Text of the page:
The German marque is taking steps to reduce costs amid pushing the shift to pricey zero-emissions and autonomous technologies
Audi to keep Ducati for now Audi’s parent company Volkswagen asked banks to evaluate options for Ducati earlier this year as it seeks to become more nimble in its shift towards electric and self-driving cars following its diesel emissions-cheating scandal. PHOTO: REUTERS

INGOLSTADT (Germany) • Germany's Audi has shelved plans to sell its Italian motorcycle brand Ducati, in a sign of confidence that the carmaker expects to be able to carry the costs of its transformation.

Steps to reduce costs by €10 billion (S$15.8 billion), cut red tape and deepen ties with fellow Volkswagen-owned brand Porsche are "gradually increasing our financial and organisational leeway for the strategic realignment", said its chief executive Rupert Stadler.

There is therefore no economic need to sell Ducati, he said.

Volkswagen asked banks to evaluate options for Ducati and transmissions maker Renk earlier this year as it seeks to become more nimble in its shift towards electric and self-driving cars following its diesel emissions-cheating scandal.

"I can assure you that Ducati belongs to the Audi family," said Mr Stadler. "Ducati is the perfect implementation of our premium philosophy in the world of motorbikes."

The plans had already stalled in the summer when Volkswagen's powerful labour unions, backed by the controlling Porsche-Piech families, opposed the logic and need for asset sales given the group's financial resilience.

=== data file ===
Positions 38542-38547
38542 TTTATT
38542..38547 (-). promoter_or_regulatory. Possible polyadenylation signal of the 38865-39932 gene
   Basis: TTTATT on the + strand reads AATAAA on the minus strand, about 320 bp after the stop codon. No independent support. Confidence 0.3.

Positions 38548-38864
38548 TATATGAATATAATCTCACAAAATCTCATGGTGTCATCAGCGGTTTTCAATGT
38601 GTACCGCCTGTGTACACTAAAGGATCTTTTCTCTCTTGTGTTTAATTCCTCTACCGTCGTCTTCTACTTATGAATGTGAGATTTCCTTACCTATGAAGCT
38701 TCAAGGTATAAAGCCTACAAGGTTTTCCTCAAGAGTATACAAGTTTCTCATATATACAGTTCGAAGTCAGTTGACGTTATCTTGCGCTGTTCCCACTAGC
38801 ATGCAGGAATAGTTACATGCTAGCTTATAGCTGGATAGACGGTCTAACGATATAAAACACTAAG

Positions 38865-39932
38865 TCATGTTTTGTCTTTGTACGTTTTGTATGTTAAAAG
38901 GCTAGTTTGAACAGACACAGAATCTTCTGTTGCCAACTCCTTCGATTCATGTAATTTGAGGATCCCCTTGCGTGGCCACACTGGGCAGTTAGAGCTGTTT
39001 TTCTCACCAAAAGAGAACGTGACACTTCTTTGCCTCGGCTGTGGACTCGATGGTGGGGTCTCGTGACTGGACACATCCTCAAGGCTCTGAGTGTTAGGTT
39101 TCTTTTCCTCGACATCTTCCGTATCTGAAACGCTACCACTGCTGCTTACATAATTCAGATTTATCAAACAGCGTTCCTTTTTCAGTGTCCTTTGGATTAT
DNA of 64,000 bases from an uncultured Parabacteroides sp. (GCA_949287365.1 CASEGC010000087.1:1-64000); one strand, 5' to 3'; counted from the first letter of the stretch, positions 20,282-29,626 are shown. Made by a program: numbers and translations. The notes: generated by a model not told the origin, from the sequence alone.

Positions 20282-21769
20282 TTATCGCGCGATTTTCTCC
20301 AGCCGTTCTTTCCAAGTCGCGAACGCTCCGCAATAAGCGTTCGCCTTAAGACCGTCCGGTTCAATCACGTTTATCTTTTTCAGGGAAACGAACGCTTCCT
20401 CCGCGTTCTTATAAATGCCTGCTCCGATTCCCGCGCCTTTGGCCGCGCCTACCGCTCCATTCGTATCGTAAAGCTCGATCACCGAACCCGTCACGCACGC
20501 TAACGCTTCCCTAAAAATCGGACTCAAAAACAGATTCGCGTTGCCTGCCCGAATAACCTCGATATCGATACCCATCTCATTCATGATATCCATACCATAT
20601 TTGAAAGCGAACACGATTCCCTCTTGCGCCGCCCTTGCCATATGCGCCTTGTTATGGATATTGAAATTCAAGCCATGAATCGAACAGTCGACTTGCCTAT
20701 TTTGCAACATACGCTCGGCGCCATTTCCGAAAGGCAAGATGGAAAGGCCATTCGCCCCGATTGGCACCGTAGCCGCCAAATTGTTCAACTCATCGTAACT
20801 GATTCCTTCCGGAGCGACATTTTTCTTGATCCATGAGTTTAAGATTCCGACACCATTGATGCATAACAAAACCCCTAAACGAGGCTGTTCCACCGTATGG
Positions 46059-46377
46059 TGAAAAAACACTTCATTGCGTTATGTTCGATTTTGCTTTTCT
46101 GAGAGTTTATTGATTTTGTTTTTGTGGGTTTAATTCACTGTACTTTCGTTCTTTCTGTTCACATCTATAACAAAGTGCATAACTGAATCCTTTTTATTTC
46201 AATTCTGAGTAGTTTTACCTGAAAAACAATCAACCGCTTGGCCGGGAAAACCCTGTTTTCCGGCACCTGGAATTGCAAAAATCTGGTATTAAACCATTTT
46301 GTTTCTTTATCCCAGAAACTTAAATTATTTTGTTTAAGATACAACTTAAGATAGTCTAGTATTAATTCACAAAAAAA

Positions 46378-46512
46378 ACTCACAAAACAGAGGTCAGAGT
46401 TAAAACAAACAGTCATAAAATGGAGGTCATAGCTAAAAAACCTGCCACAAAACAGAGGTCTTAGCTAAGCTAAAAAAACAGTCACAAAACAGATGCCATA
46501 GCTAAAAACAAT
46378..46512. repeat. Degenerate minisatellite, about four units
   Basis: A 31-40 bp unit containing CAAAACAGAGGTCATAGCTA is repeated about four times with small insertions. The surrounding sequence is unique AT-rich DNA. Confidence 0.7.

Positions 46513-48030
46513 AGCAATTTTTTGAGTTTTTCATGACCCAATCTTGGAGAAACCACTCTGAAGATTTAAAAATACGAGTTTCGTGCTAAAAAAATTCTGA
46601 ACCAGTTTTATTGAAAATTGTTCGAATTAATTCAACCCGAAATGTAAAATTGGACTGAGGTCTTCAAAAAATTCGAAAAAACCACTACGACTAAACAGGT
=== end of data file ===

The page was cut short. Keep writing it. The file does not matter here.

Investors and potential Ducati buyers, however, expect that Volkswagen could change its mind again and opt to sell the asset which they say has least strategic importance to Volkswagen.

Investors have long favoured divestments to simplify Volkswagen's group structure and to strengthen its management's ability to push through structural changes against the unions' wishes.

Audi, which owns Ducati and Italian supercar maker Lamborghini, last month reported higher operating profit and revenue for the first nine months, helped by growing vehicle demand in the higher-margin western European and United States markets.

While pushing the costly shift to zero-emissions and autonomous technologies, holding on to the profitable Ducati division and the lucrative Lamborghini brand has become more important, Mr Stadler said.

"Looking after a premium bouquet is as difficult as the work of a gardener. Therefore, I am pleased with every new flower, with every promising new branch," he added, predicting Lamborghini's sales would double on the back of its new sport utility vehicle.

He also said Audi will spend nearly €500 million over the next eight years on training staff for the digital age, with steps to develop as well as hire experts such as car robotics specialists. To rein in costs, Audi wants to keep headcount stable in the near future, even as it plans to have more than 20 electrified vehicles on the market by 2025 and pushes into digitised mobility services, he said.

With two-thirds of Audi's 60 or so models by 2025 still slated to be combustion-engine cars, tightening carbon dioxide (CO2) rules will pose the "biggest risk" in coming years, he said, adding that Audi would face €1 billion of fines if its average fleet CO2 emissions exceeds EU limits by no more than 11g a kilometre.

The carmaker has overhauled its whistleblower system to letstaff flag illegal conduct more easily.

It also plans to dissolve a task force set up to monitor fixes for 850,000 diesel-fuelled cars that the carmaker said in July needed updates with emissions-control software to help avoid potential driving bans.